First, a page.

Giles Auty: The Vital Value of Dissent

From the raised kitchen window of my house I can see most of the birds which regularly visit the garden. In summer these are mostly magpies, currawongs and cockatoos while in winter quite large flocks of pale green female satin bowerbirds arrive which are often accompanied by an all-black male.

The latter is, in fact, the only bird which could possibly be mistaken for the much more regular but somewhat furtive year-round visitor which is a male blackbird

– a species of English thrush which was first introduced into Australia in 1862. In their country of origin such male birds are probably the most prolific creators

from the Sydney Morning Herald, nor the late Robert Hughes who was then writing for Time, nor indeed the late Brian Sewell who was then making a major name for himself as a dissident voice while writing for London’s Evening Standard. All four of us were largely in agreement about some of google_ad_width = 970; the more obvious follies of Late Modernism as well as about the extremely unfortunate subsequent effects of judging art by its political conformity or correctness rather than by its intrinsic merit as

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art. That said, the true and – apparently unforgivable nature – of my personal crime was to be perceived as a political conservative which formerly enjoyed a popularity roughly on a par with rat poison in what some believe to be ‘proper’ art circles in Australia.

 

As evidence for those prosecuting my ‘crime’ I had admittedly worked in London for a number

exactly that same sector. In days past we had been separated, in fact, by

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only a few hundred metres of ice and snow and thus years later rather enjoyed a few civilised drinks together to celebrate ‘old times’.

Twenty years ago The Australian was certainly more ambiguous in its political stance than it could be said to

be today. Even so, it was probably even then this country’s most conservative serious newspaper so far as its politics, at least, were concerned. But what about other areas of that paper such as education and the arts? Were such sections of the paper formerly allowed to be more or less autonomous thus contributing to the strongly left-leaning bias of both disciplines in Australia’s general life?
Indeed, if they were allowed to be so was that because the arts generally were once held – largely by political editors and writers – to be of little or no account? Although my appointment here was very poorly received indeed by the Fairfax press, for

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and by ‘our’ ABC, a substantial section of my new readers at The Australian clearly felt very differently – as did quite a number of very senior Australian artists. One such strongly urged me to apply, in fact, for the then vacant post of director of the National Gallery of Australia – a position for which I was shortlisted.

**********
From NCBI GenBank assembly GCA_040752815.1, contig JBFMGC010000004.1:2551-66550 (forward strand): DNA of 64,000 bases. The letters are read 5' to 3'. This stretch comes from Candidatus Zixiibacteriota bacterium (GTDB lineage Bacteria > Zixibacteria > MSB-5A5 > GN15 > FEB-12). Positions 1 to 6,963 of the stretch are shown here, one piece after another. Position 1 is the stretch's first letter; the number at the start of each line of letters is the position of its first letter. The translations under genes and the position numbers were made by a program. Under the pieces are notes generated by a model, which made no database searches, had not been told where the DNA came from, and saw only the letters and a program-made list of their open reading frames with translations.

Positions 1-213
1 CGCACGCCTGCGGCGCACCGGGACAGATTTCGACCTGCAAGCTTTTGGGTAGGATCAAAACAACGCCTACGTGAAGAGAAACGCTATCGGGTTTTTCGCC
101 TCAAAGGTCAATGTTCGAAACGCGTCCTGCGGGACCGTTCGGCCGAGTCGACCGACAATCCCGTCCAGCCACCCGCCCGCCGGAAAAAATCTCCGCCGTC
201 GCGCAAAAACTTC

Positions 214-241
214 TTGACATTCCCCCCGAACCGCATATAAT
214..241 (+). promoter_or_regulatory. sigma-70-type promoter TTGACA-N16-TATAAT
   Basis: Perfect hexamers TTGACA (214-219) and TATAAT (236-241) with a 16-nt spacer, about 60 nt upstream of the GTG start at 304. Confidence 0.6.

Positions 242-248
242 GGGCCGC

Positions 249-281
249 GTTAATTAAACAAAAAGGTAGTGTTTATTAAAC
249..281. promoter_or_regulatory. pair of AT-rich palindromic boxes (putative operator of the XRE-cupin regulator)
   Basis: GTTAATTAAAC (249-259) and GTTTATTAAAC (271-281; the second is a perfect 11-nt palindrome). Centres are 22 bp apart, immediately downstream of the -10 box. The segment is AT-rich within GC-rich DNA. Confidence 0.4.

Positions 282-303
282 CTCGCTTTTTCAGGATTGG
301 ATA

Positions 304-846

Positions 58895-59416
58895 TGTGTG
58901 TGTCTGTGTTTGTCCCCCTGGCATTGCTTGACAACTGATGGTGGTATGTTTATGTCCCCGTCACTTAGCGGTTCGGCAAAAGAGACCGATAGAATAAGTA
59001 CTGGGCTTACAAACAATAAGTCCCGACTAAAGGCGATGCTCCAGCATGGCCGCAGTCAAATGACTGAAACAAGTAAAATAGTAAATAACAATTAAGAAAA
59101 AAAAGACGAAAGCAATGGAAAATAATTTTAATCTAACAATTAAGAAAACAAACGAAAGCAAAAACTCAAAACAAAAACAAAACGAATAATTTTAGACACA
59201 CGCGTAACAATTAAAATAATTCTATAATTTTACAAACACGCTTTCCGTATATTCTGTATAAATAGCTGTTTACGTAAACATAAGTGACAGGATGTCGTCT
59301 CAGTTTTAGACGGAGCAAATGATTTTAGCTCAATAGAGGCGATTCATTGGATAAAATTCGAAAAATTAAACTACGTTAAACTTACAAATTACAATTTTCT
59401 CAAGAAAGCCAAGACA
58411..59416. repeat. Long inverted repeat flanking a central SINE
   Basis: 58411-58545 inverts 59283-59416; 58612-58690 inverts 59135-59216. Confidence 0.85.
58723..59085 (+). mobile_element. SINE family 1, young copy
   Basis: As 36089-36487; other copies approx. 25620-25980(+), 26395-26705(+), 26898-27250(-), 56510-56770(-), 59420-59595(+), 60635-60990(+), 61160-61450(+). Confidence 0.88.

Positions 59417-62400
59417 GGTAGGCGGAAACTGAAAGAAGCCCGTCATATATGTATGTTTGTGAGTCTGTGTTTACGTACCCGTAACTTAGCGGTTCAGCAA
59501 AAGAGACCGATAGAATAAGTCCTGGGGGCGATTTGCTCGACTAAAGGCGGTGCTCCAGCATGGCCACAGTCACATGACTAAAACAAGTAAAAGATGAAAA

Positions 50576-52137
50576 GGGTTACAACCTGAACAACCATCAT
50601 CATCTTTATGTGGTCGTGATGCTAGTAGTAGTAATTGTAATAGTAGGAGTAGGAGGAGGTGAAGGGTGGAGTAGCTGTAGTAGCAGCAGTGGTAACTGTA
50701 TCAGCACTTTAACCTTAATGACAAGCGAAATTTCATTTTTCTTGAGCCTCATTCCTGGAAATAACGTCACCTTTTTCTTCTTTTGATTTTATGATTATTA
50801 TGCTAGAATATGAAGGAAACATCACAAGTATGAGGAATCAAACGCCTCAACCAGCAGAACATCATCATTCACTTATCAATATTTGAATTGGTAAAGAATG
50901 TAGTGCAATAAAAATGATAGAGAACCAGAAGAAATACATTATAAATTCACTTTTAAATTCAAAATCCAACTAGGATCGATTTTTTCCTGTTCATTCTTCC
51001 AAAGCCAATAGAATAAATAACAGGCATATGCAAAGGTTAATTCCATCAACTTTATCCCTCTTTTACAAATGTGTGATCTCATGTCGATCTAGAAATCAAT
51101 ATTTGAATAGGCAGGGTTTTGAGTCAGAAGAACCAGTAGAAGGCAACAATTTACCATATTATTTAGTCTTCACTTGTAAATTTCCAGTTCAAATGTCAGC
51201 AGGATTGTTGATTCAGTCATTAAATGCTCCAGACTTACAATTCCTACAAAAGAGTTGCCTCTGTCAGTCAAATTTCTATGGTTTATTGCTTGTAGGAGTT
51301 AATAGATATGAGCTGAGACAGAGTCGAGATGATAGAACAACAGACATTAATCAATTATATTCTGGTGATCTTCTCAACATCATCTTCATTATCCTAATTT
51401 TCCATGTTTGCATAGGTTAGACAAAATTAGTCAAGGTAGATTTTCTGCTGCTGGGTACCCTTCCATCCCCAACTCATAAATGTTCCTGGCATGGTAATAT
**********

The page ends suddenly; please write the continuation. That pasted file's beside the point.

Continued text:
Over the years I had

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also been approached in Britain to join the ranks of arts bureaucracy. One such occasion involved the offered directorship of the Bear Lane Gallery in Oxford – a post occupied by the late Nick Waterlow, former director of Sydney University’s art gallery, when I turned that particular appointment down.

Unfortunately while it is certainly possible to

retain a dissident voice simply as a critic and writer, such an independent stance is probably much harder to maintain within

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publicly-funded institutions.  

What shortly became apparent to me while working here was that it was

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my fellow

journalists rather than the general public who were most opposed to some of the less orthodox and politically correct opinions I expressed.

Ironically, in view of the extreme hostility which greeted my arrival here I found myself named  some eight months later by English historian Paul Johnson as “one of only four

outstanding British art critics of the past forty years” (The Spectator, February 17th, 1996).

 

The arts in general have been one of the major victims of what

passes here for post-modernist theory. Regrettably for us such thinking also takes root and flourishes most notably in ‘young’ countries such as Australia which google_ad_slot = "8637400688"; generally lack any form of inbuilt self-righting mechanism almost entirely. Basic commonsense can thus often seem to take rather a long holiday from our shores.

It was my believed opposition to the evident excesses of Late Modernism and then of Post-Modernism in the arts which undoubtedly accounted for much of the strong initial local opposition  – to which I have referred already – to my appointment at The Australian. The tactics employed by my opponents may have seemed a trifle crude yet I suggest that

merely showed the depth of their desire that any hint of open opposition to any of their particular artistic codes and beliefs needed to be shut down as quickly as possible. For if I  managed to attract any degree of public support at all who knew where such matters might lead? Perhaps the
political left’s iron grip on arts funding of all kinds might even have been marginally loosened?

In theory the public funding of art of all

kinds sounds almost entirely admirable and dates back in recent times, at least, to the theories and enthusiasms of John Maynard Keynes who was the guiding light behind the founding of the